Posts Tagged ‘speech’

Why reading aloud to your baby is so important

Thursday, February 16th, 2017

AA baby mom dad brother in NICU.jpg.resizedDid you know that reading to your baby helps promote language skills? Science has shown that reading to your baby helps build vocabulary, speech, and later reading comprehension, literacy and overall intelligence. Yet, less than half of children under the age of 5 are read to every day.

Reading aloud to your child is such an important aspect of language development that the American Academy of Pediatrics (AAP) offers guidance on how to read to your child, including book suggestions for every age.

But what if your baby is in the NICU?

Even if your baby is in the Newborn Intensive Care Unit (NICU), it is still incredibly valuable to read to him. The March of Dimes is partnering with Jack and Jill of America, Inc. to provide books to families who have a baby in a NICU. Parents are encouraged to choose books and read to their babies as often as they can.

In this resource, the AAP explains “Why it is never too early to read with your baby.” They say: “When parents talk, read, and sing with their babies and toddlers, connections are formed in their young brains. These connections build language, literacy, and social–emotional skills at an important time in a young child’s development. These activities strengthen the bond between parent and child.”

Why start reading today?

Today is World Read Aloud Day, a perfect time to start a new routine of reading to your child.

If you’re not sure what to read, you can ask your local librarian in the children’s room. You can also acquire books for a home library at second hand stores or even recycling stations. The “dump” in the town where I raised my kids has a book shed where you can drop off or pick up used books for free. And don’t forget, garage or yard sales are great places to get books for nickels. Having a mini-library at home has been shown to help children get off on the right academic foot.

But perhaps the best reason to read to your child is because it brings you together. The snuggles and cuddles, laughter and silliness that may result from reading a wonderful book, brings happiness to both parent and child.

Whether it is in the NICU or at home, reading aloud to your child is one of the most powerful things you will ever do. So grab a book, snuggle up, and enjoy!

 

Preemies and hearing loss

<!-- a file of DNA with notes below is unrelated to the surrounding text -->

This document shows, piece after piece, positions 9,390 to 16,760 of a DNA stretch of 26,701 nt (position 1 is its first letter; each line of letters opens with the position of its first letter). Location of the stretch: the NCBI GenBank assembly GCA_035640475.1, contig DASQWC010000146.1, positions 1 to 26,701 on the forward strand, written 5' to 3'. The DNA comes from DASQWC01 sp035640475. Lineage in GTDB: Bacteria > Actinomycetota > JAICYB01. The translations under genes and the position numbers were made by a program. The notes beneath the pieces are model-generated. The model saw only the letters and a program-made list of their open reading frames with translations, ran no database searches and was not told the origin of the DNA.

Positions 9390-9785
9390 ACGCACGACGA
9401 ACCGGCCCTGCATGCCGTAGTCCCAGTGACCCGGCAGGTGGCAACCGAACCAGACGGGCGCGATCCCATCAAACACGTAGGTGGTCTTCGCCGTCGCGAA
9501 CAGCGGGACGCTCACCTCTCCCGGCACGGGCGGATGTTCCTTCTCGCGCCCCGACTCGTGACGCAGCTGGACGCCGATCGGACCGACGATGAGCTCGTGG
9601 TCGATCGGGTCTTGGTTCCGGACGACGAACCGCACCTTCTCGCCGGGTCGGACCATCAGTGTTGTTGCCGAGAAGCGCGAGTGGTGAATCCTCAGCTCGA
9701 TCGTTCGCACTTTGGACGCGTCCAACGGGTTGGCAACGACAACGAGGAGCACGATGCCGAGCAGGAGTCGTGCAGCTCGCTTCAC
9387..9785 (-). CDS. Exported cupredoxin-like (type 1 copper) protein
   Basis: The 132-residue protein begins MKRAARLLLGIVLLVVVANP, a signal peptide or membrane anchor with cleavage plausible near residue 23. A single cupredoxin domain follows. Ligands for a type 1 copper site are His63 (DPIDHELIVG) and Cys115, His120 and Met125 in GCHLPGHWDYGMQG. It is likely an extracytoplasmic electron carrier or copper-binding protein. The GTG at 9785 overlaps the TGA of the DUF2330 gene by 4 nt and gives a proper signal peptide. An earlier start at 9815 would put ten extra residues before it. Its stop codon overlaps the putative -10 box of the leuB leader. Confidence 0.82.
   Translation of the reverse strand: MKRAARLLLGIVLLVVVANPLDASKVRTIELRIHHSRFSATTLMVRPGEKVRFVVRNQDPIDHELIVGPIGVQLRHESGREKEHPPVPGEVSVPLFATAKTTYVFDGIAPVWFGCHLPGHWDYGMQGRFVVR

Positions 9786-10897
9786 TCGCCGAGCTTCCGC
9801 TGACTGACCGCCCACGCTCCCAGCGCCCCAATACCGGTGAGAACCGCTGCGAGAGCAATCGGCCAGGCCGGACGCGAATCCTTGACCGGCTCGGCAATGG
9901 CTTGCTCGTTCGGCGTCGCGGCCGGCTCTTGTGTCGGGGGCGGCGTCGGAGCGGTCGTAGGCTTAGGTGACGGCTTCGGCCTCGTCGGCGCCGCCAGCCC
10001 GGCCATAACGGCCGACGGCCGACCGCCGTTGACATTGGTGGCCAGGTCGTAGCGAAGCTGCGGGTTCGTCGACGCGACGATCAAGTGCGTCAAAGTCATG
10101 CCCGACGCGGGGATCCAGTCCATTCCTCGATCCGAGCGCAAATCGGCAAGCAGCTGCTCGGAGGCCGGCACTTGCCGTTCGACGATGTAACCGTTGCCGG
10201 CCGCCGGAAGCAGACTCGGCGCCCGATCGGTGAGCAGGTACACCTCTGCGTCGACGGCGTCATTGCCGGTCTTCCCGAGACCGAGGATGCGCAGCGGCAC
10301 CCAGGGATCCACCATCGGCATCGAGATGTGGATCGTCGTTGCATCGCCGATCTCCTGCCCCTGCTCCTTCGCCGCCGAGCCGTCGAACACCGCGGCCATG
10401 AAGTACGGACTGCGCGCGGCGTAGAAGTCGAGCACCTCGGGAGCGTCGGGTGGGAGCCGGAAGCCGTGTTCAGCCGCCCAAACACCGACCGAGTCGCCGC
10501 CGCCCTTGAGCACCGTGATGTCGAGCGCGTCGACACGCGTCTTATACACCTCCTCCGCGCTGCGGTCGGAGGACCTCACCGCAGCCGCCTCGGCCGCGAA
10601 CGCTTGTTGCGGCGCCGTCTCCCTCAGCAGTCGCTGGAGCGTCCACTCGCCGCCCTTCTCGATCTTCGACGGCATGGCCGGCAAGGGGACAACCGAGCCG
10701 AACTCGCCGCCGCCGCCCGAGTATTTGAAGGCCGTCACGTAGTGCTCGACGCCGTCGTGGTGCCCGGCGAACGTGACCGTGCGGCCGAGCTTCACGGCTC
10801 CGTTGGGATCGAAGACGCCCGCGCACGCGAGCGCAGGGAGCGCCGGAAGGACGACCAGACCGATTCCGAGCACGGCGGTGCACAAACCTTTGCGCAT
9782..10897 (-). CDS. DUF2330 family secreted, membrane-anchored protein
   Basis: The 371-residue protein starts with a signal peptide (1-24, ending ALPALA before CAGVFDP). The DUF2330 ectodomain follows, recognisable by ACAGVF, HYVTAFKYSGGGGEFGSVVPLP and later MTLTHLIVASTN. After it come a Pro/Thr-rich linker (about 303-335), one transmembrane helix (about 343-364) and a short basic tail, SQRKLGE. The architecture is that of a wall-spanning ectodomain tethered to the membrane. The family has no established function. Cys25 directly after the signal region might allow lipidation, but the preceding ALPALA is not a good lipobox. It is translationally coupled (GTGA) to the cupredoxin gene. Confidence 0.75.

Wednesday, July 30th, 2014

baby's earNearly 3 in 1,000 babies (about 12,000) are born with some kind of hearing loss in the United States each year. Most babies get their hearing checked as part of newborn screening before they leave the hospital. Newborn screening checks for serious but rare conditions at birth.

If your baby doesn’t pass his newborn hearing screening, it doesn’t always mean he has hearing loss. He may just need to be screened again. If your baby doesn’t pass a second time, it’s very important that he gets a full hearing test as soon as possible and before he’s 3 months old.

The risk of hearing loss is significantly higher in babies born with a very low birth weight (less than 1500 grams). However, hearing loss can be caused by other factors, such as genetics, family history, infections during pregnancy, infections in your baby after birth, injuries, medications or being around loud sounds. See our article  to learn more about the different causes of hearing loss.

Possible treatments

Different treatments are available depending on your child’s level of hearing loss, his health, and the cause of the hearing loss. They include medication, surgery, ear tubes, hearing aids, cochlear implants, learning American Sign Language and receiving speech therapy.  The article on our website discusses each of these types of treatments.

If a child needs speech therapy, it can usually be provided through the early intervention program for babies and toddlers. Read this post to understand how to access services. The sooner your child gets help, the sooner language skills will emerge and improve.

If you need more detailed information, check out these sites:

Early Hearing Detection and Intervention (EHDI) Program

Individuals with Disabilities Education Improvement Act 2004 (IDEA 2004)  

Hearing loss treatment and intervention services

Note:  This post is part of the weekly series Delays and disabilities – how to get help for your child. It was started in January 2013 and appears every Wednesday. While on News Moms Need and click on “Help for your child” in the Categories menu on the right side to view all of the blog posts to date (just keep scrolling down). We welcome your comments and input.

 

It’s good – no, it’s GREAT – to read to your baby

Wednesday, June 25th, 2014

reading programRead to your baby- it’s fun for both of you. And now the AAP says it is important for your baby’s language and brain development, too. Sounds like a win-win to me.

Someone once asked me how old my children were when I started reading to them. Honestly, it was not like I flipped a switch and then pulled out a book. I read to them as soon as they could open their eyes. I remember my son being on my lap and barely able to hold his head up as I read him a soft “baby book” with huge, colorful shapes and pictures. He sat there enthralled, gazing at the colors with wide eyes. Sometimes he would lunge forward to touch the colors. He was barely three months old.

When I gave birth to my daughter two years later, I would sit on my large blue chair with my son on one leg and my daughter nestled on my arm on my other leg. My son would turn the pages and I would read to both of them. I treasured our special time together, and my kids absolutely loved it. Even though my kids are in their twenties now, I still have the “reading chair” and just sitting in it evokes the sweetest of memories for me. But, perhaps the best part of this bonding ritual was that both my children grew to love reading at a very early age.